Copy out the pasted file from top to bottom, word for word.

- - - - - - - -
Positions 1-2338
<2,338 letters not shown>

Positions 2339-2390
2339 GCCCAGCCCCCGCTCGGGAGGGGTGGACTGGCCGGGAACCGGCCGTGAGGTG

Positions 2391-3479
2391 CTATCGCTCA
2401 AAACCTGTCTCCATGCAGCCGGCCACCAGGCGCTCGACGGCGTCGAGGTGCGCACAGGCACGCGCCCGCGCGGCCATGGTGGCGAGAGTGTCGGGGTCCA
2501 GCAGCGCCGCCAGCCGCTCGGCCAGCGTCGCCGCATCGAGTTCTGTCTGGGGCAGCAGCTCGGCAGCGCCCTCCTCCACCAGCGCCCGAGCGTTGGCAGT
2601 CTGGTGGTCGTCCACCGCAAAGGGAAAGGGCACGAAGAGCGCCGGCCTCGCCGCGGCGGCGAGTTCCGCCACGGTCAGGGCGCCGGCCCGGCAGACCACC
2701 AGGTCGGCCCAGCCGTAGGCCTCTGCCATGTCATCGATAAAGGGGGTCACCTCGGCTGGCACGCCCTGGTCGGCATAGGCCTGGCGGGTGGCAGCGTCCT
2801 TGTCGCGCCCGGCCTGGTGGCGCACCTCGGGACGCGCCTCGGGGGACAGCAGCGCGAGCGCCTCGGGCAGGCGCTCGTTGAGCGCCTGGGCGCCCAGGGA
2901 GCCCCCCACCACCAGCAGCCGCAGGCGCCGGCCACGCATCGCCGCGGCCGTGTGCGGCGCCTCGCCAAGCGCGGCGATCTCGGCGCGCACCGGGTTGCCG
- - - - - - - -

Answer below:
Positions 1-2338
<2,338 letters not shown>

Positions 2339-2390
2339 GCCCAGCCCCCGCTCGGGAGGGGTGGACTGGCCGGGAACCGGCCGTGAGGTG

Positions 2391-3479
2391 CTATCGCTCA
2401 AAACCTGTCTCCATGCAGCCGGCCACCAGGCGCTCGACGGCGTCGAGGTGCGCACAGGCACGCGCCCGCGCGGCCATGGTGGCGAGAGTGTCGGGGTCCA
2501 GCAGCGCCGCCAGCCGCTCGGCCAGCGTCGCCGCATCGAGTTCTGTCTGGGGCAGCAGCTCGGCAGCGCCCTCCTCCACCAGCGCCCGAGCGTTGGCAGT
2601 CTGGTGGTCGTCCACCGCAAAGGGAAAGGGCACGAAGAGCGCCGGCCTCGCCGCGGCGGCGAGTTCCGCCACGGTCAGGGCGCCGGCCCGGCAGACCACC
2701 AGGTCGGCCCAGCCGTAGGCCTCTGCCATGTCATCGATAAAGGGGGTCACCTCGGCTGGCACGCCCTGGTCGGCATAGGCCTGGCGGGTGGCAGCGTCCT
2801 TGTCGCGCCCGGCCTGGTGGCGCACCTCGGGACGCGCCTCGGGGGACAGCAGCGCGAGCGCCTCGGGCAGGCGCTCGTTGAGCGCCTGGGCGCCCAGGGA
2901 GCCCCCCACCACCAGCAGCCGCAGGCGCCGGCCACGCATCGCCGCGGCCGTGTGCGGCGCCTCGCCAAGCGCGGCGATCTCGGCGCGCACCGGGTTGCCG